## CY's Take on PWC#109

If you want to challenge yourself on programming, especially on Perl and/or Raku, go to https://perlweeklychallenge.org, code the latest challenges, submit codes on-time (by GitHub or email).

#!/usr/bin/perl
# The Weekly Challenge - 109
use strict;
use warnings;
my \$F = \$ARGV[0] || 20;
my @chowla_seq = (0,0,0);
for my \$n (4..\$F) {
my \$s = 0;
for my \$k (2..\$n-1) {
\$s += \$k unless \$n % \$k;
}
push @chowla_seq\$s;
}
print join ""@chowla_seq;
print "\n";
Employ no special tricks here except the use of unless and (roughly speaking?)the boolean value of 0 is equivalent to undef, while both mean false.

#### Task 2: Four Squares Puzzle

There are many improvisations we can do with it. The task is "N Boxes Puzzle" on my mind.
##### JavaFX
On a very personal aspect I am learning Java. I have been thinking of trying out something with JavaFX for a while and this task is a chance. After some efforts, the rectangles did not overlap when I just made their height and width scaled. Finally I put additional terms on their width to force them overlapped ‐ this make the setting not so extensible facing different parameters.
Instead of Hash Map, an array of BitMaps is chosen for noting which points are inside a specific rectangle.
For the Java source codes, the most consuming part for me had been generating the permutations because almostly every variable is a reference (not quite sure the technical terms again).
##### Perl: Text-Interface
The permutations are handled by the CPAN module Algorithm::Combinatorics.
My most ambitious plan was user providing the command-line graphics as input. This requires locating the "coordinates" of the alphabets and boxes. Okay, I did the second part programmatically, the first part... by hand.
```(the graph in task statement)
(1)                    (3)
╔══════════════╗      ╔══════════════╗
║              ║      ║              ║
║      a       ║      ║      e       ║
║              ║ (2)  ║              ║  (4)
║          ┌───╫──────╫───┐      ┌───╫─────────┐
║          │   ║      ║   │      │   ║         │
║          │ b ║      ║ d │      │ f ║         │
║          │   ║      ║   │      │   ║         │
║          │   ║      ║   │      │   ║         │
╚══════════╪═══╝      ╚═══╪══════╪═══╝         │
│       c      │      │      g      │
│              │      │             │
│              │      │             │
└──────────────┘      └─────────────┘
```
my @boxes = (
Box->new( Point->new(9,6), Point->new(24,15) ),
Box->new( Point->new(20,10), Point->new(35,19) ),
Box->new( Point->new(31,6), Point->new(46,15) ),
Box->new( Point->new(42,10), Point->new(56,19) ),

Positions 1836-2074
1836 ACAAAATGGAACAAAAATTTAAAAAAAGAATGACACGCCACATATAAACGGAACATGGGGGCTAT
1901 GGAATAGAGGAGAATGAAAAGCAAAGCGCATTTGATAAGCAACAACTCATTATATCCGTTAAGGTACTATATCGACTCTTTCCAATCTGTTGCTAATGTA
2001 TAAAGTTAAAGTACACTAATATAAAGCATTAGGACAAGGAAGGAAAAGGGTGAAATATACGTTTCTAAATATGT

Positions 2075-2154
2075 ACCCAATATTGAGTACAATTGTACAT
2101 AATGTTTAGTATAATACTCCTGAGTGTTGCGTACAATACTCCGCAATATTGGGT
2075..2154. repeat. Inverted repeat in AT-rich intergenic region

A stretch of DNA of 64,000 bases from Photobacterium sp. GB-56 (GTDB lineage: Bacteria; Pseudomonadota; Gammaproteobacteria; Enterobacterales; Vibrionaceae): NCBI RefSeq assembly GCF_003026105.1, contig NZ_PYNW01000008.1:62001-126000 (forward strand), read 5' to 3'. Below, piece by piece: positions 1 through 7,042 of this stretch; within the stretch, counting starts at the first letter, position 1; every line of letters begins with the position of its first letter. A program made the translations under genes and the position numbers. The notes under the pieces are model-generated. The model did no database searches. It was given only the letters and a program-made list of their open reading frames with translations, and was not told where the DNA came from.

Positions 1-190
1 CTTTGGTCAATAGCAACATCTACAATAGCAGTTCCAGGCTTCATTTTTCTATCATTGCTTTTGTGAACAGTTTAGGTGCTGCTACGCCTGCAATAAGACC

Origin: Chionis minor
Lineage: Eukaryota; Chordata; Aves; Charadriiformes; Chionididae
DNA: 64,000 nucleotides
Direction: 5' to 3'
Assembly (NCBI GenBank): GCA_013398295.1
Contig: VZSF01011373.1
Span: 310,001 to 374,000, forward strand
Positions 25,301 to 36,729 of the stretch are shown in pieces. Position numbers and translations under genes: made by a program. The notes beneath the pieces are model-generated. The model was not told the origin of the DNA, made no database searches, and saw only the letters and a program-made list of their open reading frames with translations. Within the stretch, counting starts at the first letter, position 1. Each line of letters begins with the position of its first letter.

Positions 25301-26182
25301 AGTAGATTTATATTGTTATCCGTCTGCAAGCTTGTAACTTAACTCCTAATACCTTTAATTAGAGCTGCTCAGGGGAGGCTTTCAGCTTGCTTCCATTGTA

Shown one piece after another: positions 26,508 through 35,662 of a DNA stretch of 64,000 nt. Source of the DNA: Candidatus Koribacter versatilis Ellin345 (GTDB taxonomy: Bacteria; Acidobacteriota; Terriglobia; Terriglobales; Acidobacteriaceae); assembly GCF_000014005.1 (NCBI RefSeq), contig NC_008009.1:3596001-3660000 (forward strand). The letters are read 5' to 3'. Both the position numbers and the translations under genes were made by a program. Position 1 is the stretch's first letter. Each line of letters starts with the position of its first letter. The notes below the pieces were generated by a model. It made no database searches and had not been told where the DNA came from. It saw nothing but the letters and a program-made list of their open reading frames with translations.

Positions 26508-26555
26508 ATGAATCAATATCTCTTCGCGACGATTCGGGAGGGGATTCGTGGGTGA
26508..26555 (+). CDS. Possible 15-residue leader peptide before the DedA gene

);

my @var = (
Point->new(16,8),  #a
Point->new(22,12), #b
Point->new(28,16), #c
Point->new(33,12), #d
Point->new(38,8),  #e
Point->new(44,12), #f
Point->new(49,16), #g
);
An array of (references of) arrays is chosen to determine which points are inside the boxes.
my \$M = scalar @possible_val;
my \$N = scalar @boxes;

my @container;

for my \$i_b (0..\$N-1) {
my \$b = \$boxes[\$i_b];
\$container[\$i_b] = [];
for my \$v_ind (0..\$M-1) {
if (   \$var[\$v_ind]->x < \$b->br->x
&& \$var[\$v_ind]->x > \$b->tl->x
&& \$var[\$v_ind]->\$b->tl->y
&& \$var[\$v_ind]->\$b->br->y) {
push @{\$container[\$i_b]}, \$v_ind;
}
}
}
```\$ perl ch-2.pl
Number of solutions: 8
a  b  c  d  e  f  g
3  7  2  1  5  4  6
4  5  3  1  6  2  7
4  7  1  3  2  6  5
5  6  2  3  1  7  4
6  4  1  5  2  3  7
6  4  5  1  2  7  3
7  2  6  1  3  5  4
7  3  2  5  1  4  6

One of the possible solution(s):

****************      ****************
*              *      *              *
*      5       *      *      1       *
*              *      *              *
*          ****************      ***************
*          *   *      *   *      *   *         *
*          * 6 *      * 3 *      * 7 *         *
*          *   *      *   *      *   *         *
*          *   *      *   *      *   *         *
****************      ****************         *
*       2      *      *      4      *
*              *      *             *
*              *      *             *
****************      ***************
```

When possible values for the alphabets are all digits, a command-line graphics output is provided. I just use stars to represent the edges, not as nice as the box-drawing characters in the problem statement.

Note that duplicate values as input parameters are not properly handled in my solutions.